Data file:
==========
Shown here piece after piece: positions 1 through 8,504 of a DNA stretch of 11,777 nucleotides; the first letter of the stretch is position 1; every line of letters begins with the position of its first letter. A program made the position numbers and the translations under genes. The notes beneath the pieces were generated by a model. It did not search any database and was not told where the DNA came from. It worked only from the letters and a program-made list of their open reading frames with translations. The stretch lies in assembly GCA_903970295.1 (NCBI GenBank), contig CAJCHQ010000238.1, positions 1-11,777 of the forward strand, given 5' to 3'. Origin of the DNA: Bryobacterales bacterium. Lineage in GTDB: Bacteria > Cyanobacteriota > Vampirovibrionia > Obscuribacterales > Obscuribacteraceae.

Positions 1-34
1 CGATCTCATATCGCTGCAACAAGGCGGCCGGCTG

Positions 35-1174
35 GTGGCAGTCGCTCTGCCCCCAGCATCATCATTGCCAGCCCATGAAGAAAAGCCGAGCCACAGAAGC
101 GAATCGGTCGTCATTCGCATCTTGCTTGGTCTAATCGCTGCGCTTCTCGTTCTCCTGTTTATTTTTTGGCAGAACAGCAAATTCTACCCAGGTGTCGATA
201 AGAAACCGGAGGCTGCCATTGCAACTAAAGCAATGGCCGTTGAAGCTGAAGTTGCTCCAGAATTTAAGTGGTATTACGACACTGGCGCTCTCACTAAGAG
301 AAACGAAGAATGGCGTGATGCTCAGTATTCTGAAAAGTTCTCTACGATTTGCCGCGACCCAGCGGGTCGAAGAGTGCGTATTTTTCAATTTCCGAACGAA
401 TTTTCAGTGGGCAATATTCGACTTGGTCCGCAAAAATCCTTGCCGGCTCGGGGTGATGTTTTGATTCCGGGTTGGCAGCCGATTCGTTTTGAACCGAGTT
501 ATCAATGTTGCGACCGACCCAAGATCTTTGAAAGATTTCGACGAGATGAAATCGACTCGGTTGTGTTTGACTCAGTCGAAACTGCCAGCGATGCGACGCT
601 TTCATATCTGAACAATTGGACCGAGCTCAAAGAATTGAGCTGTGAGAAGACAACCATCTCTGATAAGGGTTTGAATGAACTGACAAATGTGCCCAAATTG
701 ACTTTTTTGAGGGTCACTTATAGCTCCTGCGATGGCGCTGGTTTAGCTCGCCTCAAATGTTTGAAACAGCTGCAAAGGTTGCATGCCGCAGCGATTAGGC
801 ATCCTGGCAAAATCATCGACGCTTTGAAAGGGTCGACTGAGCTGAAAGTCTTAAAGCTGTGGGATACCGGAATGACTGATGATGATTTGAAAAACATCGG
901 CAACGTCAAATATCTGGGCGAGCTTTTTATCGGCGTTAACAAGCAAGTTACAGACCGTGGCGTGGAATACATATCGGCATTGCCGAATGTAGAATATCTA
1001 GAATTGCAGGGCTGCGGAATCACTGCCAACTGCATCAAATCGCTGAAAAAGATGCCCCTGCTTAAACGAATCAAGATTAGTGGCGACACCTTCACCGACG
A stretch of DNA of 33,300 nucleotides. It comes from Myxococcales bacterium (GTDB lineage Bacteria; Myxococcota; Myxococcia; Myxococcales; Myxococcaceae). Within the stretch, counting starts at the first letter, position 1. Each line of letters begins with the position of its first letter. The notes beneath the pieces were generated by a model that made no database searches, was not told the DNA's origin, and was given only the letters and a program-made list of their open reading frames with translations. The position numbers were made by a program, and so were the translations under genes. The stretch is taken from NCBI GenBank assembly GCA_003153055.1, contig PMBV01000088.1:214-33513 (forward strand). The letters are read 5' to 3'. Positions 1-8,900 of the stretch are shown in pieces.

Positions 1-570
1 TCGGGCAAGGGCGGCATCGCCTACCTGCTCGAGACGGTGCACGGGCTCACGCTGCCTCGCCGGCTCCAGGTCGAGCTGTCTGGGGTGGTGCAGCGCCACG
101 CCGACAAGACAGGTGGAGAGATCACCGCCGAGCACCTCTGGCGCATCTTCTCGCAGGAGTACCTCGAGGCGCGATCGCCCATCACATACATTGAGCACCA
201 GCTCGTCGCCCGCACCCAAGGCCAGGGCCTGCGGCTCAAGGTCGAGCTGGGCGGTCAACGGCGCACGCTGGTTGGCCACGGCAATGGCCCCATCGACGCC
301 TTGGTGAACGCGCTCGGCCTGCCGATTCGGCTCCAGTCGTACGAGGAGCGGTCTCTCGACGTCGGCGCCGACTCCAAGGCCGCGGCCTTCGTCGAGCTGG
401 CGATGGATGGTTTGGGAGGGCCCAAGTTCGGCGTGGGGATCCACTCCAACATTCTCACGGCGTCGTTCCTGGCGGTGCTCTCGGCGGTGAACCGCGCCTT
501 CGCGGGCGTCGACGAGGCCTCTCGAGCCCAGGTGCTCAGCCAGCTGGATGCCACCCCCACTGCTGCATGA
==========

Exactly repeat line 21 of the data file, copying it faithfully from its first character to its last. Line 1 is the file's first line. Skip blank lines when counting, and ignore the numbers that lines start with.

301 TTGGTGAACGCGCTCGGCCTGCCGATTCGGCTCCAGTCGTACGAGGAGCGGTCTCTCGACGTCGGCGCCGACTCCAAGGCCGCGGCCTTCGTCGAGCTGG